Deep Dive Into Node.js Module Architecture

  • 2019-04-08 01:42 AM
  • 57

Node's simple and scalable module architecture has let the Node ecosystem grow rapidly and ubiquitously. In this article, I will tell you the story of Node.js modules that few Node developers know about in details. The terms modules and packages will be used interchangeably because they represent the same concept, a piece of functionality.

Node’s module management system encourages the development of code bases that grow and remain maintainable. The idea behind the module system is to put in place a rich ecosystem of clearly defined packages with consistent interfaces that are easy to combine, delivered via npm. A module can be a single file or an entire directory.

Node developers will find many packages that represent pieces of ready-made functionalities they need in their projects. These packages can be rapidly composed into larger modules, but still consistent and predictable. Node’s simple and scalable module architecture has let the Node ecosystem grow rapidly and ubiquitously.

This article will dive deep into the details of how Node understands modules and module paths, how modules are defined, how to use modules in the npm package repository, and how to create and share new npm modules. We will also have a look at the future of Node’s modules that is ES6 modules.

The purpose will be to make it easier to shape your application structure by understanding the “behind the scene” mechanisms of module creation and use. This will also make your apps more readable by others.

Loading and Using Core Node.js Modules (Node’s Standard Library)

Node comes out-of-the-box with modules that give access to the core functionalities available. These core module constitute the standard library of the Node platform. The Node designers made an effort to limit the growth of the standard library because they believe modules should be developed in “userland” ie “by developers, for developers”. The core modules are defined within Node.js’s source and are located in the lib/ folder. Core modules are always preferentially loaded if their identifier is passed to require()

As of the time of this writing, here are main (not all) modules of the Node standard library:

Network and I/O

  • DNS (offline [operating system facilities] name resolution and online connection to a DNS server to perform name resolution)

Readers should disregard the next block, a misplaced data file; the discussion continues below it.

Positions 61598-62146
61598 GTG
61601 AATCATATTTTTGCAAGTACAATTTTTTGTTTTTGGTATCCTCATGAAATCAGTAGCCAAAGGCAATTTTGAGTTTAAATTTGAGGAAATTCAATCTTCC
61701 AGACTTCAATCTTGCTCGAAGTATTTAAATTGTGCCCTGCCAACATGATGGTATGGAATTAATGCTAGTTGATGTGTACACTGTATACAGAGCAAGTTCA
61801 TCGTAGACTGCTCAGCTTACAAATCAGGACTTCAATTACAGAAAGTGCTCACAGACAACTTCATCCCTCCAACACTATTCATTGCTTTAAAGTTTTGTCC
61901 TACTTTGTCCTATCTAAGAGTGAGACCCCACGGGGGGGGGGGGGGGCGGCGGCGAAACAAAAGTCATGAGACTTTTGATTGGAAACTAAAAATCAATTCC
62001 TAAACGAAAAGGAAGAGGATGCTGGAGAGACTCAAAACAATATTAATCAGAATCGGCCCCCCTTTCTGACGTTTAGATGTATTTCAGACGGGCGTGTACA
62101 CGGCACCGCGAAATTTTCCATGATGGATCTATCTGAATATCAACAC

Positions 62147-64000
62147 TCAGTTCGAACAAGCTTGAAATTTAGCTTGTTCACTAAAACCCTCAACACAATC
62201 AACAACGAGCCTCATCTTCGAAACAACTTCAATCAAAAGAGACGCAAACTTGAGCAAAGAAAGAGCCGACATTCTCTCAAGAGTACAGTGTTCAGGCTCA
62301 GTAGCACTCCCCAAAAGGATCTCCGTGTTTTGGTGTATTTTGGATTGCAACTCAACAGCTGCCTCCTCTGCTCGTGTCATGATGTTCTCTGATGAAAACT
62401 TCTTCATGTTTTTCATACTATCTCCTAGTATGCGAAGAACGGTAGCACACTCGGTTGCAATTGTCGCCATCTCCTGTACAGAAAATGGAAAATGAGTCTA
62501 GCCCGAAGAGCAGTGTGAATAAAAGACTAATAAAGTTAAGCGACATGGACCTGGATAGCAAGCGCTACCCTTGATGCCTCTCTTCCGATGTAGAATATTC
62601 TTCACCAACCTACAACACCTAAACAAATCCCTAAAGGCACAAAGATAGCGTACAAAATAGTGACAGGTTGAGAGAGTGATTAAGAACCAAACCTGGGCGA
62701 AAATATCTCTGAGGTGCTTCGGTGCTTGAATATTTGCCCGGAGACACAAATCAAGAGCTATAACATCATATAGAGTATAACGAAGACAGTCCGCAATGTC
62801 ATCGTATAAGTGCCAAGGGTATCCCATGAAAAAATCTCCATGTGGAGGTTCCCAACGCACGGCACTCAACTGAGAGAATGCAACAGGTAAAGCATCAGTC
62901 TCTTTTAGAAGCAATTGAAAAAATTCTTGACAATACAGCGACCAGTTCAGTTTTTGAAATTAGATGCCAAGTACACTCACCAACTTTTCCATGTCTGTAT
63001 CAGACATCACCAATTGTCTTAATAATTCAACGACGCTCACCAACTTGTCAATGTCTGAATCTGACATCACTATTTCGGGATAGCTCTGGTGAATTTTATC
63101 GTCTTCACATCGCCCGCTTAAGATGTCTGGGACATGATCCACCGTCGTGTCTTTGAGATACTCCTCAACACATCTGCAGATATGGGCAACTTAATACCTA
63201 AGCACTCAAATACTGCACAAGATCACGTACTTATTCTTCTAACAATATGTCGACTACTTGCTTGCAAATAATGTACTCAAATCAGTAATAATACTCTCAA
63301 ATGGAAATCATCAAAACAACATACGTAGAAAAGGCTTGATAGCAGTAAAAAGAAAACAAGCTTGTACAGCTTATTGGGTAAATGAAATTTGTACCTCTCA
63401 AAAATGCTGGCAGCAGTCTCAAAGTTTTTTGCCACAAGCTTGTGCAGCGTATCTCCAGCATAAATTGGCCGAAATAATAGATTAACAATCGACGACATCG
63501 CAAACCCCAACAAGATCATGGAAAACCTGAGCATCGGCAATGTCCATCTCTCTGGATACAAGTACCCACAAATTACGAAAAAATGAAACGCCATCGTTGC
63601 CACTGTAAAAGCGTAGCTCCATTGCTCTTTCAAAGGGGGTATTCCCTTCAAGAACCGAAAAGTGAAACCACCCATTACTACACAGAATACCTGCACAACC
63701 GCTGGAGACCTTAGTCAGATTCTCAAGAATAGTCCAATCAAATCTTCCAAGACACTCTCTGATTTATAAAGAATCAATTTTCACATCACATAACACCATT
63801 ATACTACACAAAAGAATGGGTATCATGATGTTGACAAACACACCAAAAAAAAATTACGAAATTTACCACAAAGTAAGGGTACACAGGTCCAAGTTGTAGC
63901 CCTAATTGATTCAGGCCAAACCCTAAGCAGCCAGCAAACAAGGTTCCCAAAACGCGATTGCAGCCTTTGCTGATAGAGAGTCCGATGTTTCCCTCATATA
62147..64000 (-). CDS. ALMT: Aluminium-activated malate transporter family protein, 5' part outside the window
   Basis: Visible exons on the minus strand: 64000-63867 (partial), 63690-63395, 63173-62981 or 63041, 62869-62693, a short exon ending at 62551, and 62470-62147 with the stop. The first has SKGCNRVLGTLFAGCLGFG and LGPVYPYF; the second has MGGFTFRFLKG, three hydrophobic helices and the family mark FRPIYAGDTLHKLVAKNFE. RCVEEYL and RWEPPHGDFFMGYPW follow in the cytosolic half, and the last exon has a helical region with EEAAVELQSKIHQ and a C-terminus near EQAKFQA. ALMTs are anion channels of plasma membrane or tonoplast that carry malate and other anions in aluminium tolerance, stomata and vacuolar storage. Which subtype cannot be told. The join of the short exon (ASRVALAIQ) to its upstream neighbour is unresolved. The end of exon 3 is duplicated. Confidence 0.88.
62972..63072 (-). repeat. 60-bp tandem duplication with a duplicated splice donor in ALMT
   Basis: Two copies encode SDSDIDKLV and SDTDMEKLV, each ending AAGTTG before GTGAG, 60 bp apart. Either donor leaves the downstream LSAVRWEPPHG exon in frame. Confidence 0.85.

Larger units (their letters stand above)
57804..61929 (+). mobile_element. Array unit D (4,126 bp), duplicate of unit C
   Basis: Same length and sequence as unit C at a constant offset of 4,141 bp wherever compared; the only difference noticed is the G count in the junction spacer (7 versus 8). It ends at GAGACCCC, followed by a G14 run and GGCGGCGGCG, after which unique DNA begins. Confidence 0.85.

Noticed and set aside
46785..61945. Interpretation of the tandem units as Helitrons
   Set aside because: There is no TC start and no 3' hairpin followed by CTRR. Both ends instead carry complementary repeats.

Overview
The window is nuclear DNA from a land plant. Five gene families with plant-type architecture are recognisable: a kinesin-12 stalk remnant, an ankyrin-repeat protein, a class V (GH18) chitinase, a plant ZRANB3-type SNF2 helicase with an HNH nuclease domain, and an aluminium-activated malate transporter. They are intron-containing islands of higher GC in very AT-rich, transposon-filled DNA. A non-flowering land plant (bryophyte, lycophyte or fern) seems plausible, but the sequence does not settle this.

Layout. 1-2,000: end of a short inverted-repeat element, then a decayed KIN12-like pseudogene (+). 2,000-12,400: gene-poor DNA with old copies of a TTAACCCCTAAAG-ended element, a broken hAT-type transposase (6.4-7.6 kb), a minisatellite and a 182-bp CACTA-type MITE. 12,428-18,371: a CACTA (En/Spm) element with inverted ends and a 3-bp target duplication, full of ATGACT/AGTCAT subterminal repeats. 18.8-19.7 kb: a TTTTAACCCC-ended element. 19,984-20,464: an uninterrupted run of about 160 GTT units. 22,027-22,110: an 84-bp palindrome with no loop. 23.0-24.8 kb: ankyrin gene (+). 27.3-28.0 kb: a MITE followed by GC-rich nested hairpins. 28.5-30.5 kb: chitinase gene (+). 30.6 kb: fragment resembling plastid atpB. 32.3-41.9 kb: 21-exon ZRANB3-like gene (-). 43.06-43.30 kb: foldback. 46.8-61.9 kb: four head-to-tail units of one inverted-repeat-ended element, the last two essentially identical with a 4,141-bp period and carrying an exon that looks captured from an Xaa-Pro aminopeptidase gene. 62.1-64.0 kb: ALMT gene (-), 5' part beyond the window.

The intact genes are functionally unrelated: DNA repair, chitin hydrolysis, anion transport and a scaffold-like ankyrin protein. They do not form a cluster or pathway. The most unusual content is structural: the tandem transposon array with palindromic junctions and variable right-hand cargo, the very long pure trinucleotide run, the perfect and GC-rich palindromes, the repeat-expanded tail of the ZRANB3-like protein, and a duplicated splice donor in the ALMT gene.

• FileSystem (API for interacting with the file system in a manner closely modeled around standard POSIX functions)
  • HTTP (HTTP server and client)
  • HTTPS (HTTPS is the HTTP protocol over TLS/SSL)
  • HTTP/2 (implementation of the HTTP/2 protocol)
  • Net (asynchronous network API for creating stream-based TCP or IPC [inter-process communication] servers and clients)
  • Readline (interface for reading data from a Readable stream (such as process.stdin) one line at a time)
  • REPL (Read-Eval-Print-Loop (REPL) implementation that is available both as a standalone program or includible in other applications)
  • TLS/SSL (mplementation of the Transport Layer Security (TLS) and Secure Socket Layer (SSL) protocols that is built on top of OpenSSL)
  • TTY (Text terminal — not usable directly in most cases)
  • UDP/Datagram (implementation of UDP Datagram sockets)

Strings and Buffers

  • Buffer (interaction with octet streams in TCP streams, file system operations, and other contexts)
  • Path (utilities for working with file and directory paths)
  • QueryString (utilities for parsing and formatting URL query strings)
  • StringDecoder (API for decoding Buffer objects into strings in a manner that preserves encoded multi-byte UTF-8 and UTF-16 characters)
  • Url (utilities for URL resolution and parsing)


  • Assert (set of assertion tests)
  • Console (global object providing info about, and control over, the current Node.js process)
  • Utilities (useful methods originally for Node internal APIs)
  • VM (APIs for compiling and running code within V8 Virtual Machine contexts)

Encryption and Compression

  • Crypto (cryptographic functionality that includes a set of wrappers for OpenSSL’s hash, HMAC, cipher, decipher, sign, and verify functions)
  • ZLIB (compression functionality implemented using Gzip and Deflate/Inflate)


  • Module (global object — In the Node.js module system, each file is treated as a separate module.)
  • OS (operating system-related utility methods)
  • Process (global object that provides information about, and control over, the current Node.js process [current running instance of your Node app])
  • V8 (exposes V8 JS-engine APIs)

Events, Streams and Multi-Threading

  • Child Processes (provides the ability to spawn child processes — processes created from the main parent Node process )
  • Cluster (easy creation of child processes that all share server ports)
  • Events (creation of event emitters, core concept of Node’s asynchronous event-driven architecture)
  • Stream (base API that makes it easy to build objects that implement the stream interface)
  • Worker Threads (use of threads that execute JS code in parallel)

Modules are loaded via the global require statement, which accepts the module name or path as a single argument. The module system itself is implemented in the require (module) module.

The module object

A Node module is basically a Javascript file. In order to use code in one file in another file, you will use the exports property of the module object, which is an empty object. The code put inside that exports object will be available outside the file containing it by using the require() function where needed. Here’s an example: